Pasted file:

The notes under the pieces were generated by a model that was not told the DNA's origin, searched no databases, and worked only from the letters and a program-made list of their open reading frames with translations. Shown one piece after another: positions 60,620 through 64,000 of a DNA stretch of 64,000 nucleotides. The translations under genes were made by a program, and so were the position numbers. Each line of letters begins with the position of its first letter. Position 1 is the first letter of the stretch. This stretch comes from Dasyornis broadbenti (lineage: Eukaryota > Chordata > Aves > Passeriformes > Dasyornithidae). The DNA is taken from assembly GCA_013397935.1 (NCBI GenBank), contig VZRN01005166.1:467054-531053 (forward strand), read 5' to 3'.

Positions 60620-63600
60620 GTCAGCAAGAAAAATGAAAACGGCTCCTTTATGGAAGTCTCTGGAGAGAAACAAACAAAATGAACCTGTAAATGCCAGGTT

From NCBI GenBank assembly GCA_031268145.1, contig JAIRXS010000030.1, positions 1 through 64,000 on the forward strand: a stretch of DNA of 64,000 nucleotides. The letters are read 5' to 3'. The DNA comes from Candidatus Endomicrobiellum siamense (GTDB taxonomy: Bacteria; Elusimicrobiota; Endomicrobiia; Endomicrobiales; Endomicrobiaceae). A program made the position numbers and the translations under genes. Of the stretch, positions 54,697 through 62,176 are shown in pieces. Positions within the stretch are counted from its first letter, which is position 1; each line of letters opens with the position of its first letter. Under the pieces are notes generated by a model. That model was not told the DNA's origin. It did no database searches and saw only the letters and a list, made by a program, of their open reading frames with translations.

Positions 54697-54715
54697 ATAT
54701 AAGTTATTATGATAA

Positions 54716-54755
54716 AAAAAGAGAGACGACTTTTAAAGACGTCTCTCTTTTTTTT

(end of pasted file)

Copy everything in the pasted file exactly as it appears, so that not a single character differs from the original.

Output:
The notes under the pieces were generated by a model that was not told the DNA's origin, searched no databases, and worked only from the letters and a program-made list of their open reading frames with translations. Shown one piece after another: positions 60,620 through 64,000 of a DNA stretch of 64,000 nucleotides. The translations under genes were made by a program, and so were the position numbers. Each line of letters begins with the position of its first letter. Position 1 is the first letter of the stretch. This stretch comes from Dasyornis broadbenti (lineage: Eukaryota > Chordata > Aves > Passeriformes > Dasyornithidae). The DNA is taken from assembly GCA_013397935.1 (NCBI GenBank), contig VZRN01005166.1:467054-531053 (forward strand), read 5' to 3'.

Positions 60620-63600
60620 GTCAGCAAGAAAAATGAAAACGGCTCCTTTATGGAAGTCTCTGGAGAGAAACAAACAAAATGAACCTGTAAATGCCAGGTT

From NCBI GenBank assembly GCA_031268145.1, contig JAIRXS010000030.1, positions 1 through 64,000 on the forward strand: a stretch of DNA of 64,000 nucleotides. The letters are read 5' to 3'. The DNA comes from Candidatus Endomicrobiellum siamense (GTDB taxonomy: Bacteria; Elusimicrobiota; Endomicrobiia; Endomicrobiales; Endomicrobiaceae). A program made the position numbers and the translations under genes. Of the stretch, positions 54,697 through 62,176 are shown in pieces. Positions within the stretch are counted from its first letter, which is position 1; each line of letters opens with the position of its first letter. Under the pieces are notes generated by a model. That model was not told the DNA's origin. It did no database searches and saw only the letters and a list, made by a program, of their open reading frames with translations.

Positions 54697-54715
54697 ATAT
54701 AAGTTATTATGATAA

Positions 54716-54755
54716 AAAAAGAGAGACGACTTTTAAAGACGTCTCTCTTTTTTTT